According to a new study released by ESI International, a leading project management training company, project managers are being trained in fewer skills compared to 2012 — by as much as 20 percent. It was found, however, that organizations committed to applying training on the job and measuring its impact on job performance deliver projects on-time and to-budget more often than organizations without training adoption in place.
“The across-the-board decrease in project management training is a disturbing trend that organizations need to reverse,” said ESI executive vice president J. LeRoy Ward, PMP, PgMP, CSM. “Not only is it detrimental to the professional development of project managers, it has a direct, negative effect on project execution, which impacts an organization’s bottom line and its ability to satisfy its customers.”
ESI’s latest annual benchmarking study, “The Global State of the PMO: An Analysis for 2013,” shows that having a project or program management office (PMO) tasked with training and learning sustainment, among other responsibilities, positively affects training levels and project outcomes.
Click through for findings from a recent survey on project management training and its effect on the organization, conducted by ESI International.
In 2013, 62 percent of workers who report up to a PMO said they receive training in using methodology and tools. That is a decrease from 75 percent in 2012.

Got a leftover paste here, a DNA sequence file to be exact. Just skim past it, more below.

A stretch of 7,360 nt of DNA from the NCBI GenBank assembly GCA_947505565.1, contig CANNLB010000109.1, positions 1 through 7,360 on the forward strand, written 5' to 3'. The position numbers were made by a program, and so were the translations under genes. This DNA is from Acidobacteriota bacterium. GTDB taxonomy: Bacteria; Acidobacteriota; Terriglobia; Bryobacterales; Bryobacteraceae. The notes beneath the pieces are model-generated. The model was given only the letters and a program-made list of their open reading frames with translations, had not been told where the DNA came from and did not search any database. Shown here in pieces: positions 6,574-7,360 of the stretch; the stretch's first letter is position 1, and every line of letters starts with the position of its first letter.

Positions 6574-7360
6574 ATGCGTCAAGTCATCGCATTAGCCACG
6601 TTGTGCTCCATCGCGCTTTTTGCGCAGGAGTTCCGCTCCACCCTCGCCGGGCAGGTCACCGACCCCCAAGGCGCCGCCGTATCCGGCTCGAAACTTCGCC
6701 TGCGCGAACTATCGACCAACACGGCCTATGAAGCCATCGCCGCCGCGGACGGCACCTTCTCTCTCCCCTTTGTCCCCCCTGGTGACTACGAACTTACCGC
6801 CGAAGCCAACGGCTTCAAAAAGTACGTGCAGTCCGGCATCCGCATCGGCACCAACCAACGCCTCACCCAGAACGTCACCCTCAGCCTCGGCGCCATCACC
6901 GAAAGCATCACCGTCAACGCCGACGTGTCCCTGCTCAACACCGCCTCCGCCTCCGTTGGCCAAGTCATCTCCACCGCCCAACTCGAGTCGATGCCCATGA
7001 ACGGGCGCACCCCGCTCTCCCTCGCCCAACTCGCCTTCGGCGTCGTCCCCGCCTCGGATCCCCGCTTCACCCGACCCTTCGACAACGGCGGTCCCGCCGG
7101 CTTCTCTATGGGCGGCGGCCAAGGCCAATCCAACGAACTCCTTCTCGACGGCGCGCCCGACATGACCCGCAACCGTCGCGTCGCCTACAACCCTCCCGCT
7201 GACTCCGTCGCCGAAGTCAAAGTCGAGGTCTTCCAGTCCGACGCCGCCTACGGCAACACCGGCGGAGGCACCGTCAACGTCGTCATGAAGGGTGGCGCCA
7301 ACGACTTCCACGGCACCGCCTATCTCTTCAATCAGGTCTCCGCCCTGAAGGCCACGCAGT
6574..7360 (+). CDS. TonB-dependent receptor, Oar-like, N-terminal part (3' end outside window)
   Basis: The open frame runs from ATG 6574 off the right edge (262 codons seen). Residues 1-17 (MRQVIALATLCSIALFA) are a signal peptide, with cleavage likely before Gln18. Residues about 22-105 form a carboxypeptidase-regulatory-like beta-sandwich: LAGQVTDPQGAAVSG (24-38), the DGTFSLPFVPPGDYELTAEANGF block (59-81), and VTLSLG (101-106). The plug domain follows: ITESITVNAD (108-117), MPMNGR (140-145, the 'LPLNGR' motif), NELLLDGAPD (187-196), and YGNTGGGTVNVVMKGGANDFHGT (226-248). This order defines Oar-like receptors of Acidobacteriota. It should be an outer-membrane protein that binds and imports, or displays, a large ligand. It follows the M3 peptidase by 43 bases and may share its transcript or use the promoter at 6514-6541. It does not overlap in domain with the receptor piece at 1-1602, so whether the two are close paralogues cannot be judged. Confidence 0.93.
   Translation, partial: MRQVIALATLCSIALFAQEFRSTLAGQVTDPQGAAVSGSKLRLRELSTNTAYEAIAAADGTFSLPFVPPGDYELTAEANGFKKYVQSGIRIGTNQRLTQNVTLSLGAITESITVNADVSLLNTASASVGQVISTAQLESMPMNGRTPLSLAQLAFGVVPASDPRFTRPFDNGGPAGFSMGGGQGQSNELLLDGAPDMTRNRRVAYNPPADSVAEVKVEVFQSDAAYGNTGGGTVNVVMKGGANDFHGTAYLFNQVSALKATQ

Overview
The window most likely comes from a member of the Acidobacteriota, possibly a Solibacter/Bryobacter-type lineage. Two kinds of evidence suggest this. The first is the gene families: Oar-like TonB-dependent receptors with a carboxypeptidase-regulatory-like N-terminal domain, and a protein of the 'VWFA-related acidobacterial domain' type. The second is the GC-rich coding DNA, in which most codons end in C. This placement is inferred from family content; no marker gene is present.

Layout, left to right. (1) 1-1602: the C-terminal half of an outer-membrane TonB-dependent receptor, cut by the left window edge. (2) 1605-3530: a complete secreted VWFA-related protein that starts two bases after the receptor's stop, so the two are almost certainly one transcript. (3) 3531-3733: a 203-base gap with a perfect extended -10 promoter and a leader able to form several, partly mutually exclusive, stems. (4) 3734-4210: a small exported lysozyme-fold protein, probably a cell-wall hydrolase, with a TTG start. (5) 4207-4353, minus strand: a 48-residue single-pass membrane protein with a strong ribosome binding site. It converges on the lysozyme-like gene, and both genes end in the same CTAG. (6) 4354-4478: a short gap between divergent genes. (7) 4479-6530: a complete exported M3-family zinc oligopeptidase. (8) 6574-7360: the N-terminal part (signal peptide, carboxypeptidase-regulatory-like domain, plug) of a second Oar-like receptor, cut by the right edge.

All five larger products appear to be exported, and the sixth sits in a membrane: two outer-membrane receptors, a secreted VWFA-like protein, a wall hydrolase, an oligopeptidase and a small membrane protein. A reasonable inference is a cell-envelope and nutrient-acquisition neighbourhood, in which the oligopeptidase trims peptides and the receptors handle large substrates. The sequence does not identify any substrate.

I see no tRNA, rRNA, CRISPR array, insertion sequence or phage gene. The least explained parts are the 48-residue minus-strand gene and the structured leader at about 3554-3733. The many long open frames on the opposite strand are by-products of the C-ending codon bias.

Less than half (47 percent) of non-PMO managed workers received methodology and tool training in 2013, down from 68 percent in 2012.
A very low 30 percent of PMO-managed workers said they receive soft skills training (e.g., leadership, critical thinking, team building), down from 41 percent in 2012.
Only 22 percent of non-PMO managed workers received soft skills training in 2013, compared with 35 percent in 2012.
“While these training numbers reveal a decline in project-focused training, the survey underscores the importance of training and its direct correlation to project success,” said Ward. The study found that 56 percent of respondents who are part of PMOs that are active in measuring training impact and learning sustainment said more than 75 percent of projects were delivered on time, to budget, within scope and to customer expectations. That number plummets to 39 percent for those whose PMOs are not active in either.